Probably no other speciality relies more on its multidisciplinary teams than Infectious Diseases (ID), from health care workers to housekeepers. “We need cohesive care teams to address complex global infectious disease challenges,” says Dr Dwight Ferris, President of the BC Infectious Diseases Society, “not act simply as a local resource but as a global community.” According to Dr Ferris, the biggest challenge facing the speciality today is globalization. “Worldwide pandemics develop quickly, and what happens on the other side of the world can easily affect us here in BC.”
However, in BC and worldwide there is a shortage of infectious diseases specialists. Our cognitive subspecialty of internal medicine relies on a good foundation of history taking, physical examination, and diagnostic imaging and laboratory. Remuneration tends to be less significant than the procedural specialties of internal medicine, and therefore fewer trainees have entered our ranks.
Currently, there are 44 Infectious Diseases specialists in BC, 36 of whom are full-time with two-thirds of these full-time specialists practicing in the Lower Mainland. The result is a shortage in areas outside of the Lower Mainland; communities such as Kelowna face a ratio of one Infectious Disease specialist per 250,000 people.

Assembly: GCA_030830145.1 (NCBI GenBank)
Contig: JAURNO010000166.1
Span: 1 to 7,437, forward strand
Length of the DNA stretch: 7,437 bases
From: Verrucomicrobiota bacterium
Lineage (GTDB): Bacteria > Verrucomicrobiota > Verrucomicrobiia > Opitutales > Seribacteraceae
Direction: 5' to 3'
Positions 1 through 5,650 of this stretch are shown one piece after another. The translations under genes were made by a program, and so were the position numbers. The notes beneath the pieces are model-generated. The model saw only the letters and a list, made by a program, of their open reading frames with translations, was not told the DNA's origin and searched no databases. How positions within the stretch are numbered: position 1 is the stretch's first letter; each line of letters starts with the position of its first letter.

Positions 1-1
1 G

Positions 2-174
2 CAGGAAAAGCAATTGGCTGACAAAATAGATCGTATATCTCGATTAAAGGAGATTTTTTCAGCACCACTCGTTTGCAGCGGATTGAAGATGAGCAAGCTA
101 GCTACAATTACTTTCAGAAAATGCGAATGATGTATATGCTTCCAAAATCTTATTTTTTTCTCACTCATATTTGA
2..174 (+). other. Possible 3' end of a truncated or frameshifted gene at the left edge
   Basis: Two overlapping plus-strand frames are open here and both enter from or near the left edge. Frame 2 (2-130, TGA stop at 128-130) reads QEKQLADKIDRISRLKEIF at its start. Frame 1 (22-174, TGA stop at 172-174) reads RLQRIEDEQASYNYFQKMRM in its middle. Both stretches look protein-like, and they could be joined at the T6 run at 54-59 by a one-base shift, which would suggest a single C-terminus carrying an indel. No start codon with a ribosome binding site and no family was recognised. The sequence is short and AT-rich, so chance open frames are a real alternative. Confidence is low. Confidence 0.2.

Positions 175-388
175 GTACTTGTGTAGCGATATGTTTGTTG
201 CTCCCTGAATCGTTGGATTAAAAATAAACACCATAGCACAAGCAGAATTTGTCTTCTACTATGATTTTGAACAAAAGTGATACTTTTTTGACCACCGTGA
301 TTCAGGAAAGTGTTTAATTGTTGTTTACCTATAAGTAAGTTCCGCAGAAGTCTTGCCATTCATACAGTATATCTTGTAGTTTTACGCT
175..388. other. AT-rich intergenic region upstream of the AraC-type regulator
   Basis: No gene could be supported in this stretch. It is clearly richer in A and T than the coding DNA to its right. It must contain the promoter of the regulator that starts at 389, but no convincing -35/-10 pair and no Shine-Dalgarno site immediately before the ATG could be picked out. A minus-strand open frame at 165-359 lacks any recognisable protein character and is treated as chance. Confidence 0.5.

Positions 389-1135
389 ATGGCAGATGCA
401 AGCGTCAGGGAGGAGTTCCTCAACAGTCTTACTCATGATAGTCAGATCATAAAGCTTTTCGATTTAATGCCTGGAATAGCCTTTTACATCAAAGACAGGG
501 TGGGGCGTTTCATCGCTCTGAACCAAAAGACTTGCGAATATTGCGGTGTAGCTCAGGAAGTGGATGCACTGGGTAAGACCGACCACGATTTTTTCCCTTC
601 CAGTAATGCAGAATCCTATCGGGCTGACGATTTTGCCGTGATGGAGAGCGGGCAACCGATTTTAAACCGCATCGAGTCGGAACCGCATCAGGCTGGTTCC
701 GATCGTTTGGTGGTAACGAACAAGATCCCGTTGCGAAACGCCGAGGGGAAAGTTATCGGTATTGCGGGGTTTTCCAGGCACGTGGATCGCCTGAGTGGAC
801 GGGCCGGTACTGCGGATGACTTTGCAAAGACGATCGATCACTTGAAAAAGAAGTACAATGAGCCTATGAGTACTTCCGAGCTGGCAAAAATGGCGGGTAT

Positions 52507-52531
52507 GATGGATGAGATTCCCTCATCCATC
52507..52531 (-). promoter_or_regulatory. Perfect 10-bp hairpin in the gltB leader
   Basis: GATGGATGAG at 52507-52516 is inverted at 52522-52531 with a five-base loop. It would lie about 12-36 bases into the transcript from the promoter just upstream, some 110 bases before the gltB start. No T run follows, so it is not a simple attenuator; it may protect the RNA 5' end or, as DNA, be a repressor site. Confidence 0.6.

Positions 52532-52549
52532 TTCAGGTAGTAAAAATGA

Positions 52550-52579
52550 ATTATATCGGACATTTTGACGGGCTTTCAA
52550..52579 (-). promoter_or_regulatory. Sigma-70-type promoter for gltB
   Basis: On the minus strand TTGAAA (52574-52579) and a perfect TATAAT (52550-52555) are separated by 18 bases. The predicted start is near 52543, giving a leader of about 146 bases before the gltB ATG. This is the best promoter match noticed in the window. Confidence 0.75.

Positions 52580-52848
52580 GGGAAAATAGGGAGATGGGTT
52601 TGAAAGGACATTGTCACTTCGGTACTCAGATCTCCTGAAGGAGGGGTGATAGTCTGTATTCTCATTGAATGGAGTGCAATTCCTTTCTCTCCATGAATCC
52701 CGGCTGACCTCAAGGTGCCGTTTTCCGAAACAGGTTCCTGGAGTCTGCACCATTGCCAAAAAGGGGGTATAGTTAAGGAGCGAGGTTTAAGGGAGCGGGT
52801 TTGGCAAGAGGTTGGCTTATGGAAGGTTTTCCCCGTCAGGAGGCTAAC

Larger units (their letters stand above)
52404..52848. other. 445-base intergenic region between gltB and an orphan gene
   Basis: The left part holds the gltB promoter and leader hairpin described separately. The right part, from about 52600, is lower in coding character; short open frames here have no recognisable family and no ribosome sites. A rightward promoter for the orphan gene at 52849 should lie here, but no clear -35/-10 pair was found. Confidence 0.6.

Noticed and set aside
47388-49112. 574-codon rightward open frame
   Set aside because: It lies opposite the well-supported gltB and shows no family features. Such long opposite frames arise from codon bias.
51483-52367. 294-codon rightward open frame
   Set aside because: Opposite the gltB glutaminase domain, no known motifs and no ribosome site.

The Specialist Services Committee (SSC) has supported the speciality by enhancing patient access to our teams and improving billing codes and fee structures, such as telephone consultations and home IV programs.
The World Health Organization reports that over the last 20 years, at least 30 new infectious diseases have been scientifically recognized around the world. Furthermore, diseases once thought to be a thing of the past – such as tuberculosis and cholera – are making a comeback. Says Dr Ferris, “the best approach when dealing with communicable diseases is to focus on prevention rather than cure.”